Sprint rolls out new 4G tablet data plans November 11th, likely just in time for new(er) iPad, iPad mini originally appeared on Engadget on Wed, 24 Oct 2012 21:24:00 EDT. Please see our terms for use of feeds.Permalink | Sprint Community | Email this | Comments
T-Mobile silently killed off its $10 per month 200MB data plans, a leaked document reveals. A company spokesperson verified the news with Fierce Wireless. This decision is most likely due to the growing demand for mobile data as smartphone applications continue to evolve. Grandfathered customers will not be affected by this new policy, but will need to pay full price for a device and sign up for a "Value" plan when upgrading in order to maintain their existing service plan. T-Mobile now requires its smartphone customers to have a minimum data plan of 2GB or higher, which starts at $20 per month. While this change may make sense for most smartphone users, existing customers who are light on data and heavy on savings might have a different perspective when it's time to buy a new phone. Check out an extreme closeup of T-Mobile's document after the break.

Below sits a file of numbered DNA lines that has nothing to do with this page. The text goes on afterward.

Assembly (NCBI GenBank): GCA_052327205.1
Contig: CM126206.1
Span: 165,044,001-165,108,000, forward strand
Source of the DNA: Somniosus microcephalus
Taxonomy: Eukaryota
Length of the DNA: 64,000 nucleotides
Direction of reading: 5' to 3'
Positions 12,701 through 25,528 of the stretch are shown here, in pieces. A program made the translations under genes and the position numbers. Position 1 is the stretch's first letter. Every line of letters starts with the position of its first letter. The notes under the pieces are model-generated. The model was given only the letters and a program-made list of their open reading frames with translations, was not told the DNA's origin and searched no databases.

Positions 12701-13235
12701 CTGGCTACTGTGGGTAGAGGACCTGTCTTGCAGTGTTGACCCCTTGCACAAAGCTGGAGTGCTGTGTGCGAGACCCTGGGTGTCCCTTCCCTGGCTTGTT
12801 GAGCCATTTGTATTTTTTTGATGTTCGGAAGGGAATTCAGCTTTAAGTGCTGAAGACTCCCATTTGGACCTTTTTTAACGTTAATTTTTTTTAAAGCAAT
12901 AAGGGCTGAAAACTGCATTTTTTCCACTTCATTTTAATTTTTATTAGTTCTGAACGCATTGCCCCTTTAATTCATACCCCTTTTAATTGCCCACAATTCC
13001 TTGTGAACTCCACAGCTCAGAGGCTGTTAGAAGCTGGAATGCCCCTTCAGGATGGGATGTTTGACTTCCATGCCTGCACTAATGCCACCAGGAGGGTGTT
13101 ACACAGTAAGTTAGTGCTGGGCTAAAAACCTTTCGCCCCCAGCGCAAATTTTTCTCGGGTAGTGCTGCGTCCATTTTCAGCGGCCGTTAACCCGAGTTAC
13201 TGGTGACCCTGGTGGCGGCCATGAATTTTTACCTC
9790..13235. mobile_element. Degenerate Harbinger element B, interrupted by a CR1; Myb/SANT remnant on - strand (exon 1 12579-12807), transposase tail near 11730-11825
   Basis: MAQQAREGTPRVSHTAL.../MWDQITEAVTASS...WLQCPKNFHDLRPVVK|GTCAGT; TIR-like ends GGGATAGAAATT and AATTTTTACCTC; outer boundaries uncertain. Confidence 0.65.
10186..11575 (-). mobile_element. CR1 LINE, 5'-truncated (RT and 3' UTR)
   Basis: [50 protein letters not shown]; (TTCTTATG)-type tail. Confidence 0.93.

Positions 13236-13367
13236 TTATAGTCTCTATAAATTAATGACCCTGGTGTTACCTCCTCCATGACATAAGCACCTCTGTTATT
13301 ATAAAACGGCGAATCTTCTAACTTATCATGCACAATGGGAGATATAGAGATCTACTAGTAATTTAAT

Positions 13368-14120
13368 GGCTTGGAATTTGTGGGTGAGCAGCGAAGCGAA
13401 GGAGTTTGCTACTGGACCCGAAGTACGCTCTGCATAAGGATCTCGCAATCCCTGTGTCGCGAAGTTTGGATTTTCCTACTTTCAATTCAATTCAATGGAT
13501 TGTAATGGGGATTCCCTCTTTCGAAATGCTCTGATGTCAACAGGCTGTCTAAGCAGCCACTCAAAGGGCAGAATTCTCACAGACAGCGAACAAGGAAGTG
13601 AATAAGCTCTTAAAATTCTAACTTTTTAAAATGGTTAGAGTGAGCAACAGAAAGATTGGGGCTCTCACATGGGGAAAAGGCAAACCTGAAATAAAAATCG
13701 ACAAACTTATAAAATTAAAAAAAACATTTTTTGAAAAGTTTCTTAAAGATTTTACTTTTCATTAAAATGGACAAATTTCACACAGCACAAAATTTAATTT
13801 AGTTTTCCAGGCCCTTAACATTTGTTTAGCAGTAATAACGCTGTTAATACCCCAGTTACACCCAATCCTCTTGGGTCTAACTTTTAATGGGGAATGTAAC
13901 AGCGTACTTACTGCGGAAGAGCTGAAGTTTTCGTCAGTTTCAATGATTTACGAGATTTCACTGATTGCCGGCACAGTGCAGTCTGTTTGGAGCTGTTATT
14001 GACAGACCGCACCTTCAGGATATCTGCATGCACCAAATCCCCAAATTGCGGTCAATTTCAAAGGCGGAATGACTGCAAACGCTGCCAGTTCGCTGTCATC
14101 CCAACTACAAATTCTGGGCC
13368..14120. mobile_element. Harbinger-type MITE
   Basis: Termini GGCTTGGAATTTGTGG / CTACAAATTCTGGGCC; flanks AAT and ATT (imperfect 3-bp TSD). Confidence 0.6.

T-Mobile drops 200MB smartphone data plan, 2GB now the new standard originally appeared on Engadget on Fri, 19 Oct 2012 16:31:00 EDT. Please see our terms for use of feeds.Permalink Phone Scoop, Fierce Wireless | TmoNews | Email this | Comments
AT&T is close to securing a major victory in its battle against the spectrum crunch. While it's not quite a done deal, FCC chairman Genachowski has submitted a proposed order to FCC commissioners that would authorize AT&T's deployment of its LTE service within a 20MHz portion of the 2.3GHz (WCS) band. The deal is unique in that the spectrum is currently reserved for satellite radio, and the reallocation would mark the first of its kind within the WCS band. As you may recall, AT&T previously conceded to a 5MHz dead zone on both ends of Sirius XM's operating frequency in order to mitigate interference concerns, and it seems the move was sufficient to gain the chairman's support.